Former England international rugby players are set to participate in a major new study looking at the long-term effects of the game on neurological health.
As announced by the Rugby Football Union on Thursday morning, the RFU have teamed up with leading academics from several major institutes and universities to examine the link between a history of concussion and neurodegenerative disease in later life. The Drake Foundation, a not-for-profit organisation committed to funding research on concussion in sport, has committed £450,000 of funding to the project.
The study will survey around 200 players over the age of 50, who will undergo a series of tests to assess their neurological health. The resulting data will then be compared against a separate, concurrent study conducting the same tests on the general population.
The RFU have said in their statement that "evidence is accumulating on the possible increased risks of neurodegenerative diseases" linked to contact sport, including dementia, Amyotrophic Lateral Sclerosis (ALS), Parkinson's disease (PD) and Chronic Traumatic Encephalopathy (CTE). This latest study is intended to provide evidenced-based, high-quality research collated from a large group of players, and so establish whether a clear link can be found between rugby and the development of neurological disorders.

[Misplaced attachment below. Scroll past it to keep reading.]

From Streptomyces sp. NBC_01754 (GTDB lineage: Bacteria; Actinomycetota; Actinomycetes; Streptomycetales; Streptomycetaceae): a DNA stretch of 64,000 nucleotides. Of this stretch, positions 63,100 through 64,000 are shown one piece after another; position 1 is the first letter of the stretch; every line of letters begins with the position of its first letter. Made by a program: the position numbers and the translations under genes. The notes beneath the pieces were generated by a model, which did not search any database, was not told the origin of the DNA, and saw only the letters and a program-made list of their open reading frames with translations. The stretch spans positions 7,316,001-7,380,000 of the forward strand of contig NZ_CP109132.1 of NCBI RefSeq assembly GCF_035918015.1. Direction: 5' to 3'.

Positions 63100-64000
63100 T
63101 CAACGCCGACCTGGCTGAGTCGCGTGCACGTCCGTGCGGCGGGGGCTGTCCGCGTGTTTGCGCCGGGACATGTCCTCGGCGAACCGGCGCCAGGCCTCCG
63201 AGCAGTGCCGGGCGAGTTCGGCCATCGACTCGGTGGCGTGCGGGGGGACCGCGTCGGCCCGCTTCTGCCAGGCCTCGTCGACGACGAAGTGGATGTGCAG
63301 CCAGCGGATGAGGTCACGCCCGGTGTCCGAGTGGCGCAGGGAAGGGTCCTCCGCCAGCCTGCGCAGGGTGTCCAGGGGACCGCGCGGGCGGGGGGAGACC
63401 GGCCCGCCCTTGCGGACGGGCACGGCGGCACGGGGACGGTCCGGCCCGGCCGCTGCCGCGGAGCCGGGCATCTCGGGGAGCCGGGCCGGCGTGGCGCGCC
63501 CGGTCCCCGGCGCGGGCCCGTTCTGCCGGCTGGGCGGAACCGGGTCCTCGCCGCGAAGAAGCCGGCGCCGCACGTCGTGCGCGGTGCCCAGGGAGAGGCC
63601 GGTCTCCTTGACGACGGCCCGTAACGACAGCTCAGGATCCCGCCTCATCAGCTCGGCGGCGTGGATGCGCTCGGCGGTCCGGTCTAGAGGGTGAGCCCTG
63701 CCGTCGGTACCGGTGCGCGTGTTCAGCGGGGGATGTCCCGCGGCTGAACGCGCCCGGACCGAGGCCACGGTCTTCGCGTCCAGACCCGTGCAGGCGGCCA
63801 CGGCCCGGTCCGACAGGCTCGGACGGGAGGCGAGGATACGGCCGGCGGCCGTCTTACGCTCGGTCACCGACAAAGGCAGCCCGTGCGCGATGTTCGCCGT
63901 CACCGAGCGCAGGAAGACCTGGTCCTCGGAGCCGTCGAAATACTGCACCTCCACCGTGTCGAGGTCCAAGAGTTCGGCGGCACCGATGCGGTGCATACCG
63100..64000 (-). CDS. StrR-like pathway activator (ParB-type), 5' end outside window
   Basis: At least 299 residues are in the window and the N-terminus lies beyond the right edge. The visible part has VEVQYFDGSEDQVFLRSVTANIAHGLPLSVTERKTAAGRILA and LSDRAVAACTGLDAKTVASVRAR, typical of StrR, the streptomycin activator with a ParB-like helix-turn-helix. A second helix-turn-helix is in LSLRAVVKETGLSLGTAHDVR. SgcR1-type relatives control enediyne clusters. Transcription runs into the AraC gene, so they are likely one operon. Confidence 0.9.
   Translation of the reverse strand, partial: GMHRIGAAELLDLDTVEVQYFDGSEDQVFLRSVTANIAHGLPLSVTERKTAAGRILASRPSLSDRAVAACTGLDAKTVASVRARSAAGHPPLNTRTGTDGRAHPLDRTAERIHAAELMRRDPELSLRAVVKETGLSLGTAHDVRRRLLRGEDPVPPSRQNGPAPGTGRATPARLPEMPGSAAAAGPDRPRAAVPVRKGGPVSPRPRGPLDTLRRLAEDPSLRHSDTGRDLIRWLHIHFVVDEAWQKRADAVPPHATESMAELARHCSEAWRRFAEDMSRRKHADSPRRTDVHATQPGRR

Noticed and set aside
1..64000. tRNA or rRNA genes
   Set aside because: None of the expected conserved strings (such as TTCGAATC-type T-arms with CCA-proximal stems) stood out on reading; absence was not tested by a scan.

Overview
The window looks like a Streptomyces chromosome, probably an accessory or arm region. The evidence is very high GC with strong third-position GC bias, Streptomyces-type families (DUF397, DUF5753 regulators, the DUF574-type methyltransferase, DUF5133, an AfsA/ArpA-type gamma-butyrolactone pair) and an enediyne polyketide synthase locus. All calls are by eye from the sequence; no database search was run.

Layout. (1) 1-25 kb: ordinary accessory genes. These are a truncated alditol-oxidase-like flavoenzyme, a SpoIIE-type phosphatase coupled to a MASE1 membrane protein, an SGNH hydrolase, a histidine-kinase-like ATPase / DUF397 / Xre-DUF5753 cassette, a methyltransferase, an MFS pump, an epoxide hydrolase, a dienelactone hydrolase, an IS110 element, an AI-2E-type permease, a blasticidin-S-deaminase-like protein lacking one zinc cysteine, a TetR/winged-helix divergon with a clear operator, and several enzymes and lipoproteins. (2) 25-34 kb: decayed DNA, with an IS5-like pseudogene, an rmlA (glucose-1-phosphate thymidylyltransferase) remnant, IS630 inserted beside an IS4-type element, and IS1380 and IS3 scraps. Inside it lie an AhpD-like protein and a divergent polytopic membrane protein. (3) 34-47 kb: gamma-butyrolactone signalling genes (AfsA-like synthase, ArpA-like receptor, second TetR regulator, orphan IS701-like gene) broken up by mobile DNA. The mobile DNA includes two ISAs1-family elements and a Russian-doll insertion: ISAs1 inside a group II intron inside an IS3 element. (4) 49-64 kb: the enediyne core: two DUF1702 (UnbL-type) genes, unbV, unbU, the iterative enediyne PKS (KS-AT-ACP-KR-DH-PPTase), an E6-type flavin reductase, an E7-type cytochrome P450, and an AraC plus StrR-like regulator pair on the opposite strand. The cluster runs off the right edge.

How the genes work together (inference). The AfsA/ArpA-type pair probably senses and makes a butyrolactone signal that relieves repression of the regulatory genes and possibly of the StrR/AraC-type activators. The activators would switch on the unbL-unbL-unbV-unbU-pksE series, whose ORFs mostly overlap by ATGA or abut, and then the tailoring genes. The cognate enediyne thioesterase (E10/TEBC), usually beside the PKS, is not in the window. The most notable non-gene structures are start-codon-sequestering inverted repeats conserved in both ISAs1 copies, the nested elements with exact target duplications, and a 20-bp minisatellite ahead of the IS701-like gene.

Professor Neil Pearce, of the London School of Hygiene & Tropical Medicine, will lead the study. He said: "Evidence is accumulating on the possible long-term health risks in former contact sport athletes. However, each sport is different and there is currently little evidence from rugby players.
"This study will start to fill this gap, and will allow us to assess whether there are long-term health problems and what their causes may be."
England captain Dylan Hartley admitted last week that another concussion could effectively end his career. Having been knocked out during England's Six Nations clash with France, he said: "If I got another lay-off now, I'd be worried. I'd probably start looking at other careers or maybe a long lay-off."
With the link between various competitive sports and neurological diseases currently under the spotlight, the RFU's study will come as welcome news to former players and current professionals alike. The FA have bowed to public pressure and agreed to lead a study into brain disease among former footballers this week, while officials from the NFL acknowledged a connection between American football-related head trauma and CTE in March.
This article originally appeared on VICE Sports UK.